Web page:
The Berlin spy investigation comes as law enforcers are dealing with ever more “state threats” to British security, a top counter-terrorism officer has said.
Commander Richard Smith, who is head of the Metropolitan Police’s SO15 counter-terrorism command, echoed comments from the MI5 director general as a security guard from the British embassy in Berlin was jailed for 13 years for handing secrets to Russia.
At a briefing at Scotland Yard, he said: “In terms of the comments by the director general of MI5 on the proportion of time dedicated to countering state threats, certainly it’s fair to say from SO15’s perspective, we are seeing a similar increase in the amount of the volume of state threats.”
On the activities uncovered by the investigation into David Smith, the senior officer said: “Analysis of his devices found images including a large number of photographs of British embassy employees, in some cases with their names.
“Officers also found a number of videos collectively just over an hour in length, showing Smith giving extensive walkarounds of the embassy.
“These were taken in late June 2021. In the video, Smith captured the layout of the embassy noticeboards and information about staff, the insides of certain drawers, certain files stored in trays, certain security measures.”
On the harm caused by Smith’s activities, the officer said: “His actions were reckless and dangerous.
“Regardless of his motive, they could have put individuals linked to the embassy at risk. His offending is made worse by the fact that he was exploiting the privileged position and access that gave him.”
Mr Smith praised the joint investigation with German police and British security services which resulted in the defendant being caught in a sting operation in August 2021.
He said: “This was a remarkable investigation. It involved meticulous planning and co-ordination. And the stakes were very high – the prospect of any future prosecution (rested) largely on the success of the covert operation in order for us to gather evidence.”
In the undercover operation two role players posed as a Russian defector, Dmitry, and a Russian intelligence officer, Irina.
Days later when he was accosted by Irina about someone passing on information “damaging” to Russia, Smith said he needed to “check with someone” before speaking to her.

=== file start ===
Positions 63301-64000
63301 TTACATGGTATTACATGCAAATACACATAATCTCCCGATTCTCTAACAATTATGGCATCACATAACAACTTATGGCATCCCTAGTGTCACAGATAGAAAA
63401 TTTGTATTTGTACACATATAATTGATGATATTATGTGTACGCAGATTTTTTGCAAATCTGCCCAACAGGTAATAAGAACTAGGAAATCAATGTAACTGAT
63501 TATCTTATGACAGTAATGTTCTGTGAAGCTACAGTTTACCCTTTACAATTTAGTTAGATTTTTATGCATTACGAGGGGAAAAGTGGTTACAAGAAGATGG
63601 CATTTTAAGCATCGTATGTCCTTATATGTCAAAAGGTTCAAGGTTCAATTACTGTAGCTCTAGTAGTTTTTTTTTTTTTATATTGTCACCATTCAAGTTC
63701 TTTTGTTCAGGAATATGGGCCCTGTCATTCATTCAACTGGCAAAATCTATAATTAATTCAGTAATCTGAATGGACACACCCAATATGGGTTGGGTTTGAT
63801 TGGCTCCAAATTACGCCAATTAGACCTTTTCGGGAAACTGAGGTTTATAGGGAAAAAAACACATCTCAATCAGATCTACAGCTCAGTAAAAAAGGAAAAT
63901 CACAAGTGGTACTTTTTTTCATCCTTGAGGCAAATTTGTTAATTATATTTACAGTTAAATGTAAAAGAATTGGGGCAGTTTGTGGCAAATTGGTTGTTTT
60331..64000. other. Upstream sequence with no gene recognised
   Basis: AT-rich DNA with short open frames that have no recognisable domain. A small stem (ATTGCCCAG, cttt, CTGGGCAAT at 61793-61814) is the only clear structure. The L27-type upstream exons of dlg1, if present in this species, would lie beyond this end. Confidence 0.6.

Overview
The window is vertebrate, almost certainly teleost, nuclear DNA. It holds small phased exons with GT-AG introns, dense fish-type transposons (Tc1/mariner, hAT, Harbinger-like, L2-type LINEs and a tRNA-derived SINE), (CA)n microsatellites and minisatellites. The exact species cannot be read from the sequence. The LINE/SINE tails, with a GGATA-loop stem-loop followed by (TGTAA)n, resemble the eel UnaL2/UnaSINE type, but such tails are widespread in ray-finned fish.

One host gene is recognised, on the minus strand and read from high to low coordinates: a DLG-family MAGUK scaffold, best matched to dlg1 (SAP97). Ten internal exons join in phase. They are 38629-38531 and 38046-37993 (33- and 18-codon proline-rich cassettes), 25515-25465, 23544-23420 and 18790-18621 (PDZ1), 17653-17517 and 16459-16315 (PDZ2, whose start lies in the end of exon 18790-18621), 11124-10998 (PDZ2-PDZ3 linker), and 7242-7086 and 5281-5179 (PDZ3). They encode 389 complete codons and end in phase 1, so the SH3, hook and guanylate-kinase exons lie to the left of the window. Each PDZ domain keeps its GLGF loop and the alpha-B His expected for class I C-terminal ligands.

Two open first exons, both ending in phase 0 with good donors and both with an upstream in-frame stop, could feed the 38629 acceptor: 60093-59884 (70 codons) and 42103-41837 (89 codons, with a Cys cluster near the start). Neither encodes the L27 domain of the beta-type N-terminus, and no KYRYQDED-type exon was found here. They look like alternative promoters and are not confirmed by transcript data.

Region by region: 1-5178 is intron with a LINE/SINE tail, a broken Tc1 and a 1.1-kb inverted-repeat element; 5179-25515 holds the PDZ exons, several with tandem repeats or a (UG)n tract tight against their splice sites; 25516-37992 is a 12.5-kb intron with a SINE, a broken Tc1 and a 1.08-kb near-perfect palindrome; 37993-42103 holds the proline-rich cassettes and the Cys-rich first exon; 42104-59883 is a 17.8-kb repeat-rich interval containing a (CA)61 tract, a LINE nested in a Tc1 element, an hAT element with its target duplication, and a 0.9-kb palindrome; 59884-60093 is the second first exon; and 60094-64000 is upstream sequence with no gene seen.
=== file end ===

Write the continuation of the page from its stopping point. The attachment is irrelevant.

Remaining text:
Mr Smith said: “The operation, as I said, was meticulously planned, executed by dedicated and skilled undercover operatives and role players and it appears he did not suspect a thing while exploiting the opportunities presented to him to illicitly gain as much information as possible on a man he seemed to believe was a Russian informant working with the UK.
“Had that been genuine, that person would have been placed at significant risk.”
On the defendant’s motivation for his treachery, the officer said: “The evidence we gathered – from the cash found at his address, the financial patterns we identified – strongly suggested he was profiting from his activities, albeit to a relatively modest level.
“After the arrest, we also gathered evidence from his colleagues and items recovered that gave indications that Smith held pro-Russian views. And these views may have been providing him the motivation to carry out these acts.”
He added: “Whatever his motivation, what is clear is that he committed what are extremely serious offences, and he was putting his colleagues at the embassy at risk, and also putting the UK’s wider security at risk.
“The Met counter-terrorism command has the capability and responsibility to conduct these types of investigations.
“This case, I think, shows the collective determination of all of the agencies involved to keep the UK safe, and demonstrates how we work closely with international partners and allies to identify, disrupt and bring to justice anyone seeking to undermine our national security or (who) otherwise poses a threat to the UK.
“I do want to acknowledge here the assistance given by our German colleagues, their assistance and skills with all aspects of the investigation and arrest were invaluable.
“I want to pay tribute to our colleagues in a security service who were deeply involved in the operation, and whose role players enabled us to gather further evidence of Smith’s offending.
“The existing relationship we have with MI5 through our work in countering the terrorist threat is also crucial in countering state threats.
“And that close relationship between our respective operational teams meant this operation culminated in Smith’s arrest and successful prosecution.”
“In the case of Dimitry, the role player playing that role, if that person had been authentic, it is our assessment that the information that Smith sought to gather about him, if shared, might have put him at very significant risks.”
Mr Smith said the Crown Prosecution Service had been involved from the “early stages and was instrumental in securing the defendant’s extradition from Germany to face charges in the UK”.
He added: “As a result, Smith was extradited to the UK on April 6 2022. Arriving back in the UK, he was immediately taken into police custody and subsequently charged with offences under the Official Secrets Act.”